The parish of Woburn Sands, of which St Michael is the parish church has a complicated story. Originally formed in 1867 the ecclesiastical parish was created from parts of Aspley Guise, Woburn Sands and Wavendon parishes. The Bedfordshire county boundary runs between Woburn Sands and Aspley Heath with the church being in the Aspley Heath civil parish whilst Woburn Sands itself is in Buckinghamshire.
The church of St Michael was constructed as the result of a bequest in the will of Reverend John Vaux Moore Rector of Asley Guise who died in the mid 1860’s. The site was provided by the Duke of Bedford and the designer Henry Clutton employed to produce the plans. His other work in the area included Woburn St Mary the Virgin and the similarity in styles between the two churches is evident.
Web Site: www.stmichaelsws.org.uk
Patron Saint: St Michael
The church has a chancel and nave with north and south aisles, a south porch, and a small stone spire over the west end of the nave. Renovations in 1889 extended the chancel and built a chapel and vestry on the north side. The original east rose window was moved to the new part of the church at that time.
The south side of the chancel clearly shows the 1889 extension with the high window to the right.
The window has three lights of which the outer pair are blocked as built. Inside, the single light shows the blocked outer pair as being purely decorative.
There are two other windows on the south side of the chancel although the outer view of the windows is masked by vegetation, both of two lights under the square top style used throughout the church. The purely decorative tracery is of trefoil design. These windows were added in 1968 to commemorate the centenary of the church.
The south aisle has two four light windows with decorative trefoil design tracery.
The south porch has single light windows to the sides with an ornamental Celtic cross design on the gable.
The west end of the church is dominated by both the small spirelet and the clock which unusually is mounted edge on rather than inset in the wall itself.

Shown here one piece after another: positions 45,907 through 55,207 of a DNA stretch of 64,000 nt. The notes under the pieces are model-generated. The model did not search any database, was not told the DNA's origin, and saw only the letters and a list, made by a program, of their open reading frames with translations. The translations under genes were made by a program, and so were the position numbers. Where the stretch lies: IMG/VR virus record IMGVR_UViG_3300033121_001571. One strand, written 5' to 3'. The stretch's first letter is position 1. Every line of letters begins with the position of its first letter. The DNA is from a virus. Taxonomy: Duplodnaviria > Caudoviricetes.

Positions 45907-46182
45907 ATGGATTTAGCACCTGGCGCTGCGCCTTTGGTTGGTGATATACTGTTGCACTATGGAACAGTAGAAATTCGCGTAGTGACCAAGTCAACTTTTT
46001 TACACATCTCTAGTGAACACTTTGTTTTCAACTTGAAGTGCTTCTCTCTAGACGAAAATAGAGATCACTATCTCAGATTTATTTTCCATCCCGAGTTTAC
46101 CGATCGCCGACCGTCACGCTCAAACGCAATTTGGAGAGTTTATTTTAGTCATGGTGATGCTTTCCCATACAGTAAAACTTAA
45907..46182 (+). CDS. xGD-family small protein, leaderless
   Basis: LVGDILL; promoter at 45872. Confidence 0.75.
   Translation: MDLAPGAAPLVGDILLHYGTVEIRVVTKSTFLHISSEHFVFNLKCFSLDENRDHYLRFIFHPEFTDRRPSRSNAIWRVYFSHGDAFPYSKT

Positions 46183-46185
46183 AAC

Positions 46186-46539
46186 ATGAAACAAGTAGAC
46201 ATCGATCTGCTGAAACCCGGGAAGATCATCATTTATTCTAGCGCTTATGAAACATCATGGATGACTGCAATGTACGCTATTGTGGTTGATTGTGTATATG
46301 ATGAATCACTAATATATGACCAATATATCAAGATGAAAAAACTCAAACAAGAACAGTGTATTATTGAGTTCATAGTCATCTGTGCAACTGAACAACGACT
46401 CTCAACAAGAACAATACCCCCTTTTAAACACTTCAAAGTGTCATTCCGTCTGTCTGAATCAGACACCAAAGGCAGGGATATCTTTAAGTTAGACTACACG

The two windows in the west end are separated by the buttress supporting the clock and spirelet above. They are of two single lancet styles windows with decorative trefoil design tracery and a trefoil in the head of the lancet arch.
The spirelet is round with eight faces, alternately blind and open with trefoil designs at the tops of each face. The clock was built by Thwaites and presented to the church in 1868 by one of the sisters of the original benefactor of the church John Vaux Moore.
The north side of the church was substantially altered in 1889 by Sir Arthur Blomfield who, as well as extending the chancel, moved the original rose east window into a new extension to the north incorporating a chapel and vestries.
As has been mentioned the original rose window was moved to the vestry and chapel extension in 1889.
The east end of the church shows the extent of the 1889 works and although there were plans at the time for a similar south transept to be built, this did not materialise.
The new east window is of three separate lancet lights joined by the decorative moulding above. Each light has decorative trefoil designs with a complete trefoil in the apex of each light. The glass was designed by Burlison & Grylls in 1890 and was placed in memory of William Henry Denison the first Churchwarden.
Inside the church, the font is situated just inside the south doorway.
The two aisles are separated from the nave by two arcades with slender columns.
The pulpit was given in 1890 by Mr & Mrs Stuart in memory of their four children.
The original church organ was donated by a Mr Stevens of Aspley Guise in 1868 and a replacement new organ provided in 1880 and is now situated at the east end of the south aisle.
The three seat sedilia along with the piscina were presumably added in the 1889 extension of the chancel.
The north chapel formed in 1889 was separated from the main body of the church by a wooden screen in 1920 and houses the original reredos moved when the chancel was extended.